Every day, far too many Americans are hurt by drug and alcohol use. From diminished achievement in our schools to greater risks on our roads, in our workplaces and in our communities, lives are tragically cut short because of substance abuse. Yet we know that it is preventable.

Maintaining drug-free workplaces has long been the rule in American industry. Never before have employers faced widespread acceptance of behavior that’s at odds with workplace safety.

It’s clear the national trend is in support of marijuana legalization. Currently, 30 states have laws that legalize marijuana in some form, while nine states and Washington, D.C., have adopted expansive laws legalizing marijuana for recreational use. Thirteen medical marijuana cardholder states are classified as protection states, whose laws defend employees against their employers. Some states have decriminalized the possession of small amounts of marijuana altogether.

Keeping drugs and impaired employees out of the workplace is the least we can do to protect productive workers who help maintain a successful company. To prevent injuries and accidents from substance abuse, employers must make sure their substance abuse policies are robust and deal with new legislation.

When is the last time your drug and alcohol policy was reviewed and updated? It is encouraged to change the title of your policy to “Safety and Health Policy.” “Safety-sensitive” is something that will help employers deal with marijuana laws. If the job descriptions are updated in your policy and classified as safety- sensitive, it doesn’t matter if the employee has a medical marijuana card or not; they still can’t work in those positions. With the addition of synthetic opioids by DOT in January 2018, employers need to ensure that their policies reflect the updates.

Another way to help maintain a drug-free workplace is to educate your employees about your company’s policies, standards and expectations, including specific information on what types of testing are required and what the protocols and standards are.

Along with educating employees, companies should ensure they are properly training their supervisors. Employers should educate supervisors and managers to recognize the signs of impairment to better ascertain if an employee is under the influence while on the job. It is startling to see how many managers are not up-to-date with the drugs that are emerging and what new methods are being used to sneak paraphernalia into work on an employee’s body.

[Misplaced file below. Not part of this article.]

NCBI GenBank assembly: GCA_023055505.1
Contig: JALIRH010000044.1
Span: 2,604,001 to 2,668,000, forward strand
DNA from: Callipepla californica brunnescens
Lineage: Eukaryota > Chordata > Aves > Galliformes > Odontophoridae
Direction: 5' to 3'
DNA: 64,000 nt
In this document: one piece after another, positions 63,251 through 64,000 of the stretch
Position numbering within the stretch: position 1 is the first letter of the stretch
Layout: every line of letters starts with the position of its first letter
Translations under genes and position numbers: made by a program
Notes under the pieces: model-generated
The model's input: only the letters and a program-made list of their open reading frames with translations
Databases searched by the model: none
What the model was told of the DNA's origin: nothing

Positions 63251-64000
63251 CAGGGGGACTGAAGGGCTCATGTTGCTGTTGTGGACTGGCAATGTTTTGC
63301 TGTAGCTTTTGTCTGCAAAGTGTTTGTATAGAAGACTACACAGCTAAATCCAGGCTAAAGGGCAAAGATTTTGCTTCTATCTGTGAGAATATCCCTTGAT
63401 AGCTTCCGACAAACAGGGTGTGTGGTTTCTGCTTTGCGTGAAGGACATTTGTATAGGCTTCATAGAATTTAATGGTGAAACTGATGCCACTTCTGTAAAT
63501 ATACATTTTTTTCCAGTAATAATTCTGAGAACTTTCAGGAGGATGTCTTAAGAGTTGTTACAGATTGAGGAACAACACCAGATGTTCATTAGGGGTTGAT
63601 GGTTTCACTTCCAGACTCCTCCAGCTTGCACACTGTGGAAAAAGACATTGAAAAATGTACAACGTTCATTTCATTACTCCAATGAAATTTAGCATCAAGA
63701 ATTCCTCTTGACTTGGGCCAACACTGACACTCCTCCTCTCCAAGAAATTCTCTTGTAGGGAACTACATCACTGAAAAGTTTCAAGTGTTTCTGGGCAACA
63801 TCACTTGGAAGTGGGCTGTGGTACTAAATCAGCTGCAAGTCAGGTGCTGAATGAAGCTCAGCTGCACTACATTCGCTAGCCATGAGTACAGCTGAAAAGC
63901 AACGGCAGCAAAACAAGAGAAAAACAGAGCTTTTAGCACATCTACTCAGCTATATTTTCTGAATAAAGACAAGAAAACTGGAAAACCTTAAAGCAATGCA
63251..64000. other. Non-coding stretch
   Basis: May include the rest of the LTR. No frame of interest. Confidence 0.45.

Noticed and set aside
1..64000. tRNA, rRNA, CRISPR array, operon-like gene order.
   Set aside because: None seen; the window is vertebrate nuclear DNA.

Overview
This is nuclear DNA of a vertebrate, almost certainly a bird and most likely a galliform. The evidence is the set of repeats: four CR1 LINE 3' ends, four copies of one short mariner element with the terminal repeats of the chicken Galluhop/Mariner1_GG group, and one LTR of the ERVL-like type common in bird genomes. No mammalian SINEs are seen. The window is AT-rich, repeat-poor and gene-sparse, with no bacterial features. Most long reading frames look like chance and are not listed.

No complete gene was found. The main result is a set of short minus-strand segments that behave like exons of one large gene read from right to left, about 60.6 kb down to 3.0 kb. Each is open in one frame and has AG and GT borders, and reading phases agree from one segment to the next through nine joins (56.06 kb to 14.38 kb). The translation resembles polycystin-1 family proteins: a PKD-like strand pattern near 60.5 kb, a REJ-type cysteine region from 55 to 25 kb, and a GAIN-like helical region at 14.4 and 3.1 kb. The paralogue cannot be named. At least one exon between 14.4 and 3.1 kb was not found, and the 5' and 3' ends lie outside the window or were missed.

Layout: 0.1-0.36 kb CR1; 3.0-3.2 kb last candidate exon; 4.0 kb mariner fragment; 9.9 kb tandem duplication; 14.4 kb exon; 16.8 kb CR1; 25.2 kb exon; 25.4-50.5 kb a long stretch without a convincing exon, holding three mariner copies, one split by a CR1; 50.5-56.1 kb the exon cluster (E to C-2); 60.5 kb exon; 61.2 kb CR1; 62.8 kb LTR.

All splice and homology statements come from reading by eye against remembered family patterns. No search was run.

In one class I conducted, we discussed synthetic urine and how employees are buying and wearing the synthetic urine bottles behind their knees or under their pants. When called for random testing, the employee would activate the pouch with a “hot hands” packet to warm it up to the proper temperature — or so they thought. Most of the time it was still too cold, or the drug testing laboratory couldn’t use it because it lacked uric acid.

Another common practice is using hideaway storage items like highlighters with pipes in them, hair spray cans with hollowed insides, or Aquafina water bottles that look real with water inside, but when twisted, contain a false bottom where you can hide things. Are security guards checking for these items when employees come through their gates at owner sites? Maybe not, if they haven’t been educated that these items exist.

Recently, we have been receiving calls about the state of Oklahoma legalizing medicinal marijuana. One client said, “We have dispensaries opening in October here in Ponca City, Oklahoma. What am I fixing to face?” Marijuana is still illegal on the federal level, so federal law does not require employers to accommodate a person’s medical marijuana use.

Most employers have always gone with a blanket “no marijuana” policy provision, but in today’s society and as marijuana becomes recreational and medicinally accepted around the U.S., this is not a good idea. Therefore, employers need to go back and review their drug and alcohol policies or consult with their third-party administrators or labor attorneys for guidance.

For more information, visit www.tangandcompany.com or call (562) 437-0831.